The report showed activity in Australia’s major projects sector - defined as projects valued at $A100 million or above - rose by an estimated 22 per cent across the 2021-22 financial year. Cost escalations were a factor in the increase. Rail was the biggest driver with roads, hospitals and electricity also contributing.
All states and territories are expected to see major project investment rise strongly over the next two to three years, aside from Western Australia which outperformed in 2019-20 and 2020-21 on the back of several multi-billion-dollar iron ore projects.
There are some encouraging signs supply constraints have started to ease. ANZ Research suspects overall inflation may have peaked for construction inputs - but does not expect prices to return to anywhere near previous levels.
Constraints are clear: labour markets have tightened significantly, energy and material prices have spiked, and shipping costs and delivery times have blown out. In the second quarter of calendar 2022, 90 per cent of construction firms reported labour was a constraint on output, according to NAB’s business survey. Capacity utilisation was above 85 per cent.
Despite the huge pipeline, particularly across residential and infrastructure, AiG’s Performance of Construction Index is in contractionary territory, while the input price index is near series highs.
Australia’s producer price index (PPI) was up around 9 per cent year on year for engineering construction in the second quarter, easily exceeding the overall PPI (5.6 per cent year-on-year) and CPI (6.1 per cent).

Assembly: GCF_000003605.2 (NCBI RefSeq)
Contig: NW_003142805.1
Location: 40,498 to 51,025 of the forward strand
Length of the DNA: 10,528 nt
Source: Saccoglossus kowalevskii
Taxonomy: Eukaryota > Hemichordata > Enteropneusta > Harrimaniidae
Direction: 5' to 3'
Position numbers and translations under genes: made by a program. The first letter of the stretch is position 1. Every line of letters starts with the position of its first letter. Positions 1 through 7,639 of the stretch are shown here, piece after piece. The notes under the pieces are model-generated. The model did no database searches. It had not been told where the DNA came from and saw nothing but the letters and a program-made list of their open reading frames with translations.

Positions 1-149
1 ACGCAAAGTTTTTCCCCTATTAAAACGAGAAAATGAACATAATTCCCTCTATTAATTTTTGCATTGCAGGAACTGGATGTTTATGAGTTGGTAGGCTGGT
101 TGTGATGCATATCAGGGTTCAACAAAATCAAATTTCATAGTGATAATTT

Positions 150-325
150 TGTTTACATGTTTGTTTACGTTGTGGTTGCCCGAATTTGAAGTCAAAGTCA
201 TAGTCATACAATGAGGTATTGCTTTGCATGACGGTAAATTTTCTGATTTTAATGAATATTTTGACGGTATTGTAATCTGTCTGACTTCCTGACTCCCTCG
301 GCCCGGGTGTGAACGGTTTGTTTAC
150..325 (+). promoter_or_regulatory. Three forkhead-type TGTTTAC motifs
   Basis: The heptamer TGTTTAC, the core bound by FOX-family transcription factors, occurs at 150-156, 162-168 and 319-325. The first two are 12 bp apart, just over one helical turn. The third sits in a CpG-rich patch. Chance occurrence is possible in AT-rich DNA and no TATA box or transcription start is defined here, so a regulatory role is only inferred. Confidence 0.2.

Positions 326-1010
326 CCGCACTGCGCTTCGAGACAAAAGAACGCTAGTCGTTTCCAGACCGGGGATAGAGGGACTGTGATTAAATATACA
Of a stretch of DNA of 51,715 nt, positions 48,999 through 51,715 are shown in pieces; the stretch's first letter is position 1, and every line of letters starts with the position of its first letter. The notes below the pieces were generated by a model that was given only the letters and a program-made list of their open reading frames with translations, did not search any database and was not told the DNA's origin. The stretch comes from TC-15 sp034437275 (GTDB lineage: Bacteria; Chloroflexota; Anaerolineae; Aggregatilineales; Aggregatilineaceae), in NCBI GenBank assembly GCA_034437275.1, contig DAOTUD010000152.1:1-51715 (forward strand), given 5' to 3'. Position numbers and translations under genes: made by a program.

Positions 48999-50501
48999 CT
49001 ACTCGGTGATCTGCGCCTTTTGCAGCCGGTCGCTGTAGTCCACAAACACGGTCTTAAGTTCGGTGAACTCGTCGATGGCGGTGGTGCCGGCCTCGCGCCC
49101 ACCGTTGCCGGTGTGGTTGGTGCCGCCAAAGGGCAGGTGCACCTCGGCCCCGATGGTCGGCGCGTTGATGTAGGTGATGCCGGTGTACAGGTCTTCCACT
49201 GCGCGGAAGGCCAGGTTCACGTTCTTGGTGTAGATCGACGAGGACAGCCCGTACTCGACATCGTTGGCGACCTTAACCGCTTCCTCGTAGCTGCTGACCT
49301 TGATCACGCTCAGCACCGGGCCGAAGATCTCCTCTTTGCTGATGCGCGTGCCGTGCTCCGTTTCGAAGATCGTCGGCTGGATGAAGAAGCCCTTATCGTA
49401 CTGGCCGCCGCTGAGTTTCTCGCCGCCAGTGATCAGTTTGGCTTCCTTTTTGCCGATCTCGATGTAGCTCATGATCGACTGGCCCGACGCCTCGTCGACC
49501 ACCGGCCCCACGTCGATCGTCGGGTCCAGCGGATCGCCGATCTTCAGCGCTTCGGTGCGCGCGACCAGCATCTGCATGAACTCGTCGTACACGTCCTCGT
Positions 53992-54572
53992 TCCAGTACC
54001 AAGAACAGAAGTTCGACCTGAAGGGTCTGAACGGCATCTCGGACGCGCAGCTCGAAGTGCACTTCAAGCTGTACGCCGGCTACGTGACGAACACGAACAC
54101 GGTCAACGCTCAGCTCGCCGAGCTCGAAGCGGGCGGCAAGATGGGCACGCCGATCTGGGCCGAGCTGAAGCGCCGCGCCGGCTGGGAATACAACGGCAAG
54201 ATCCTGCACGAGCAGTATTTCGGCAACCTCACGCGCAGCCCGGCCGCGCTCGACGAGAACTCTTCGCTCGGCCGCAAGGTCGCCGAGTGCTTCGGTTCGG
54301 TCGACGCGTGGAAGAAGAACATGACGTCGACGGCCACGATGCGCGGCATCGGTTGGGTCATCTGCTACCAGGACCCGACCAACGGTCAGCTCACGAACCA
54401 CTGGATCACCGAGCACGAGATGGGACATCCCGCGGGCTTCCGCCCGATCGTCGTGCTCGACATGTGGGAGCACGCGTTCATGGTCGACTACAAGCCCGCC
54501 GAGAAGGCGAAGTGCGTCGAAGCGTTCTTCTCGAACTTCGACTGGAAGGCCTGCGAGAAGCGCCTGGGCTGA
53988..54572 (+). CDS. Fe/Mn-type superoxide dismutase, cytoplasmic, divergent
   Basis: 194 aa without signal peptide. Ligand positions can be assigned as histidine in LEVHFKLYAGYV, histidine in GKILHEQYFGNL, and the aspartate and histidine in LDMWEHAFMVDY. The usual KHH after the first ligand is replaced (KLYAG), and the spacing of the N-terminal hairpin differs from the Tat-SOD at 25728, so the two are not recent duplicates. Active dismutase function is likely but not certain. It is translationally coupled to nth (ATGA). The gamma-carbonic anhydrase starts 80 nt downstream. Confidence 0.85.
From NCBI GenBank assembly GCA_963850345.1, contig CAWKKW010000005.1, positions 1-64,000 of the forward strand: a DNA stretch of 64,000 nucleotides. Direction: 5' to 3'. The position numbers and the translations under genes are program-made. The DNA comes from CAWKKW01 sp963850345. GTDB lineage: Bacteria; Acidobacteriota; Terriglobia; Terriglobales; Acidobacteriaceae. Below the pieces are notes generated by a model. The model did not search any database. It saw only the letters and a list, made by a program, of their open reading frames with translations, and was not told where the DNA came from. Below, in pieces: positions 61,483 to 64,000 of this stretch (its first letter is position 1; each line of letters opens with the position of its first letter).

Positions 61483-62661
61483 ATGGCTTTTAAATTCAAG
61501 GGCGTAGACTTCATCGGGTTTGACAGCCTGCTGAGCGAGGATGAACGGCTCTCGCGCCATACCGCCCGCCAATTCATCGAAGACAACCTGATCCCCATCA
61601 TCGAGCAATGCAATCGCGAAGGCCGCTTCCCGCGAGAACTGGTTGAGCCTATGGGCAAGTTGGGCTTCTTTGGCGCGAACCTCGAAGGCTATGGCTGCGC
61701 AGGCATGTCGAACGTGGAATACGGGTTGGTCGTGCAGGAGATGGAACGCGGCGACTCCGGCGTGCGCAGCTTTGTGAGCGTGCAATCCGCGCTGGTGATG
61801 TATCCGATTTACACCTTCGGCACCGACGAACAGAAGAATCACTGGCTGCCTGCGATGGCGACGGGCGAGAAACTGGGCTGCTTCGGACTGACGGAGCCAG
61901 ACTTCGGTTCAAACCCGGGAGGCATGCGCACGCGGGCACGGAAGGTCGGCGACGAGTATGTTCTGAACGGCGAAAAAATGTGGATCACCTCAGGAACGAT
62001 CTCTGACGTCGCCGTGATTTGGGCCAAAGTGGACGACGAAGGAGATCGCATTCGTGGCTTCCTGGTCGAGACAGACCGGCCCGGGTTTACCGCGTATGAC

Construction insolvencies were 11 per cent higher in the second quarter of 2022 compared with the same period in 2019. While many are in the residential sector, the challenge of fixed price contracts in an environment of extreme input price growth is not isolated.
Some inputs, like oil, are experiencing outright deflation. While overall inflation may have peaked for construction inputs, there will be volatility and ANZ Research does not expect prices to return to anywhere near previous levels.
One reason for this is even as supply chains normalise, demand will continue rising strongly, requiring supply to catch up. Not only is there a synchronised upswing in demand for infrastructure domestically but global competition for the limited pool of workers, materials and equipment is also increasing.
The significant drag on China’s economic growth from COVID-19 restrictions has prompted the Chinese government to frontload infrastructure projects, including investment in renewable energy and smart grids. Plans in the US and Europe will release trillions of dollars in infrastructure spending over the medium term. This will put upward pressure on input prices.
Globally, the acceleration in decarbonisation plans will add to infrastructure activity. In Australia, rebuilding after widespread flooding earlier in 2022 is also adding pressure. One headwind is rising interest rates, which increase the cost of debt, and tighten access to finance.
This story is an edited excerpt from ANZ’s most-recent Australian Major Projects report. You can read the original article on ANZ Institutional.
Catherine Birch is a senior economist at ANZ.